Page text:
Department of Physics and Astronomy,
East Tennessee State University.
Our Sun is a relatively stable star, and does not vary much in brightness. Many of the other stars in the sky are not constant, but vary dramatically in brightness with time, sometimes by a factor of 1000 or more in brightness.
An Hertzsprung-Russell (H-R) Diagram, a plot of the surface temperature of a star vs. its luminosity (total energy emitted per second). The diagonal strip down the middle of this chart is the main sequence. In the core of main sequence stars, hydrogen fusion is occuring, producing helium. Our Sun is currently a main sequence star, in the middle of the range of temperature and luminosity.
After the hydrogen in the core of our Sun runs out, in about 5 billion years or so, the outer layers of the Sun will expand and cool off, and the Sun will become a luminous red giant star.
At the same time the outer layers of the
star are expanding, the core of the star is shrinking and getting
hotter. Eventually it gets hot enough for a new nuclear region
to occur: helium fusion.
This new source of energy stabilizes the star,
and the outer layers contract back in and heat up, and the star
moves back to the left on the H-R diagram, to hotter temperatures.
But the helium doesn't last forever.
When it runs out, the star will again expand even larger,
and get even more luminous. The star moves
up to the right
on the H-R diagram. This section of the H-R diagram is called
the Asymptotic Giant Branch (AGB).
AGB stars are often pulsating, changing their sizes
rapidly with time.
A Hubble Space Telescope image of the IC 418 planetary nebula (the Spirograph Nebula). Eventually AGB stars will completely blow off their outer layers and become planetary nebula, like the one shown here. Planetary nebula are simply shells of ejected gas clouds surrounding the hot inert cores of dead stars.
Perhaps the best-known type of AGB stars are the Mira variables, named after the star Mira in the constellation of Cetus. This is a plot of the visual brightness of Mira as a function of time for a five year period. This plot came from data from the American Association of Variable Star Observers (AAVSO). A Mira variable is a star whose brightness varies by at least a factor of 10 (i.e., a magnitude change of at least 2.5), with a period of between 100 and 1000 days. As can be seen in this plot, Mira variables are not perfectly regular; their periods can vary a bit with time, as can their maximum and minimum brightnesses.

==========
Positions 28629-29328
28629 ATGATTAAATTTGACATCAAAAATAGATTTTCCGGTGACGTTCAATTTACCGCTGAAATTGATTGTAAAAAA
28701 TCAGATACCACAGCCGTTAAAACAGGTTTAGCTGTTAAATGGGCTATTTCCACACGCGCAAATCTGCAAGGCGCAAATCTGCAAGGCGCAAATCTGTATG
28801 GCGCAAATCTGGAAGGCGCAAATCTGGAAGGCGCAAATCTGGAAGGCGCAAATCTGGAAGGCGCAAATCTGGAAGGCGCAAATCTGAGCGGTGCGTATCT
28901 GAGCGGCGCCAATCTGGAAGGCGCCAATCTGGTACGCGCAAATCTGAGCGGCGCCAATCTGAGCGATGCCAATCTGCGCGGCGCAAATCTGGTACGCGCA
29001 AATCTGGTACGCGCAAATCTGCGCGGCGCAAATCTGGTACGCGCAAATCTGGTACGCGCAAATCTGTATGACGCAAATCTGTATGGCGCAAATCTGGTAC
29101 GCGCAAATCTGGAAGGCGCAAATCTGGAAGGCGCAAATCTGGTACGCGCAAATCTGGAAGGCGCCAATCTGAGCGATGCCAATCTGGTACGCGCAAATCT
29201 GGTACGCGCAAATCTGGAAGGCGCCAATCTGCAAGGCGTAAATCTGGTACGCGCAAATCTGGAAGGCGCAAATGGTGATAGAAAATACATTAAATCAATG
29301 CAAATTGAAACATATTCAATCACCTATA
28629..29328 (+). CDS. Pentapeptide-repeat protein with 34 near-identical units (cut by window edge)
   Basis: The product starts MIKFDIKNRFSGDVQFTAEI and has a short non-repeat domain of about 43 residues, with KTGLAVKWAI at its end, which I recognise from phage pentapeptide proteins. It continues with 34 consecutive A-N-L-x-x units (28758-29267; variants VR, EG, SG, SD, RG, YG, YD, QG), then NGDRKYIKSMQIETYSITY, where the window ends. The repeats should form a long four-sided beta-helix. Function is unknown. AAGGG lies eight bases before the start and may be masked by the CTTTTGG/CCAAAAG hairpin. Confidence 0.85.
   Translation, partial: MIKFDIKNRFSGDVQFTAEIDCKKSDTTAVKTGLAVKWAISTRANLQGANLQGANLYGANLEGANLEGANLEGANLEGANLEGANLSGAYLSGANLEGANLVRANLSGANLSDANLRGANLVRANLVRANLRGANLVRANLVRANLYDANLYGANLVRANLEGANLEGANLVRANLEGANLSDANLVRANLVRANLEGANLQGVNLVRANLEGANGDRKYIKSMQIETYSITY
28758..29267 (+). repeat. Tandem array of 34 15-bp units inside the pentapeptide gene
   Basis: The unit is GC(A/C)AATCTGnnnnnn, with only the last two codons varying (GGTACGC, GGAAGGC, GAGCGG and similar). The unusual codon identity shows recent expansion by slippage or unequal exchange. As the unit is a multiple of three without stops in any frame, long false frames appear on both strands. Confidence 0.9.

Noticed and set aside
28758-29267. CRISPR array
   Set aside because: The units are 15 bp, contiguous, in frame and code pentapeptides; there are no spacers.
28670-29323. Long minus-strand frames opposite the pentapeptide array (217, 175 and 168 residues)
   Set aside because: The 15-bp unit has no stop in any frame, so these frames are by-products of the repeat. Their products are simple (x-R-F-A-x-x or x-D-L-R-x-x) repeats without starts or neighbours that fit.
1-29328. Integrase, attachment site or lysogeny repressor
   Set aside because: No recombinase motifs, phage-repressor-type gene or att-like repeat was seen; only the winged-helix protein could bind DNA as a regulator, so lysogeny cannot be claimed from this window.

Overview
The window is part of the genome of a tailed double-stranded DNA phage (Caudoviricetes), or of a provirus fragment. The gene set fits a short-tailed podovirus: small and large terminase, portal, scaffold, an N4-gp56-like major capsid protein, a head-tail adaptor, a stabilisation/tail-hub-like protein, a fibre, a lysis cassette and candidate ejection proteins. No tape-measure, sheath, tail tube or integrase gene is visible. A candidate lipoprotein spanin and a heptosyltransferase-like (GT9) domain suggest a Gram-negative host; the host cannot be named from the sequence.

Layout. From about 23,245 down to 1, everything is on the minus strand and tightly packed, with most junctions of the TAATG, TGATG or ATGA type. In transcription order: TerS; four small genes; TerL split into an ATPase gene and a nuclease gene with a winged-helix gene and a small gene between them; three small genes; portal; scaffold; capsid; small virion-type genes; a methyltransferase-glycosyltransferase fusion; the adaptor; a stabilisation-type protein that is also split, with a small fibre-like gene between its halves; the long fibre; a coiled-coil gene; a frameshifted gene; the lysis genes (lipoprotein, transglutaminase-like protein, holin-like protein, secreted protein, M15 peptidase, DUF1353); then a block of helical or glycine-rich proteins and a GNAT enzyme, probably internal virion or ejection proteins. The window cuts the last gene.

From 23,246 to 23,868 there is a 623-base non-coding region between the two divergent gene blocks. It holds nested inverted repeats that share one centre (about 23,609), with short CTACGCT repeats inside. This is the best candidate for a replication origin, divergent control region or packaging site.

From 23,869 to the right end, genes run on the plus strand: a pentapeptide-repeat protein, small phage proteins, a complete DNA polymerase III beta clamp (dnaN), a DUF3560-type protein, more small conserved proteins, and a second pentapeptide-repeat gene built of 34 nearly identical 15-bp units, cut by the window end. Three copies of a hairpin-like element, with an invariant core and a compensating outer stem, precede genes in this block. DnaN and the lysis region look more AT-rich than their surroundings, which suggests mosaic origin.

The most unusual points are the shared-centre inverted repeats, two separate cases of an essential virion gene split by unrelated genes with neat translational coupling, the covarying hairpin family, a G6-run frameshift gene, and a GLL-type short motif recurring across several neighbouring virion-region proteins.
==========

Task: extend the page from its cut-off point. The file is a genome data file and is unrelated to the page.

Mira variables are often surrounded by shells of dust. This dust is produced in the cool outer layers and blown outwards by radiation pressure from the star. This dust can be observed directly at infrared wavelengths.
To investigate how this dusty circumstellar shell varies with changes in the photosphere of the star, it is important to observe variations in the infrared brightnesses of the star, and compare with changes in visible light. To this end, we extracted infrared light curves for a sample of 38 Mira variable stars from the archives of the Diffuse Infrared Background Experiment (DIRBE) instrument on the Cosmic Background Explorer (COBE) satellite.
The Cosmic Background Explorer (COBE) satellite.
This NASA infrared satellite was designed to study the Cosmic Background Radiation. It also detected many AGB stars, since these stars are extremely bright at infrared wavelengths.
COBE light curves for the mira variable R Hor at two infrared wavelengths, 1.25 microns (near-infrared) and 4.9 microns (mid-infrared), compared to that in the visual. Note that the amplitude of variation is less at 1.25 microns than in the visual, and even less at 4.9 microns. In general, we found that, for Mira variables, as the wavelength increases, the amplitude of variation decreases. This is consistent with theoretical models of circumstellar shells around Mira variables.
Also note that the peak brightness in the infrared occurs later than that in the visual. Also note that the peak in the mid-infrared (at JD = 2447959) occurs slightly before than (JD = 2447987), but still after that in the visible (JD = 2447934). Similar lags were also found in a few other stars in the sample. The near-infrared-to-visible lag can be explained by variations in the strength of various molecular absorption features in the atmosphere of the star, because different molecules form at different depths in the atmosphere. At present, the time offset between the mid-infrared and near-infrared maxima is unexplained.
COBE 1.25 microns and 4.9 micron light curves for R Car, compared to those in the visual. Note again the decreasing amplitudes with increasing wavelength. Also note the inflection points in the rising portion of all three light curves. The simultaneous observations of secondary maxima at infrared and optical wavelengths supports the hypothesis that these features are caused by shock waves in the stellar atmosphere, rather than newly formed dust layers in the shell, an alternative hypothesis.
For more information and more light curves, see Smith et al. 2002, Astronomical Journal, volume 123, 1411.